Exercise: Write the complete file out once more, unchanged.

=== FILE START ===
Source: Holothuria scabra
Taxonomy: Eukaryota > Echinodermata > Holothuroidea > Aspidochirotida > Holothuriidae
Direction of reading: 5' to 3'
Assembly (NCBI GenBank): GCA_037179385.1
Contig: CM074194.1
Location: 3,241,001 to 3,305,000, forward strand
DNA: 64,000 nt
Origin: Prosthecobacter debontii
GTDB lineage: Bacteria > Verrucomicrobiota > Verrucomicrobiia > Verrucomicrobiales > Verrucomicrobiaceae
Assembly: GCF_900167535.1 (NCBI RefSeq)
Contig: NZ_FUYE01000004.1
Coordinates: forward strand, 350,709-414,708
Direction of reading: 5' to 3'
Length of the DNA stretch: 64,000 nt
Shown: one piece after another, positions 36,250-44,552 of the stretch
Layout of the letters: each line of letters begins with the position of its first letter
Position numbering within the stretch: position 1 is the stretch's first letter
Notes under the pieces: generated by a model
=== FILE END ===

Source: Holothuria scabra
Taxonomy: Eukaryota > Echinodermata > Holothuroidea > Aspidochirotida > Holothuriidae
Direction of reading: 5' to 3'
Assembly (NCBI GenBank): GCA_037179385.1
Contig: CM074194.1
Location: 3,241,001 to 3,305,000, forward strand
DNA: 64,000 nt
Origin: Prosthecobacter debontii
GTDB lineage: Bacteria > Verrucomicrobiota > Verrucomicrobiia > Verrucomicrobiales > Verrucomicrobiaceae
Assembly: GCF_900167535.1 (NCBI RefSeq)
Contig: NZ_FUYE01000004.1
Coordinates: forward strand, 350,709-414,708
Direction of reading: 5' to 3'
Length of the DNA stretch: 64,000 nt
Shown: one piece after another, positions 36,250-44,552 of the stretch
Layout of the letters: each line of letters begins with the position of its first letter
Position numbering within the stretch: position 1 is the stretch's first letter
Notes under the pieces: generated by a model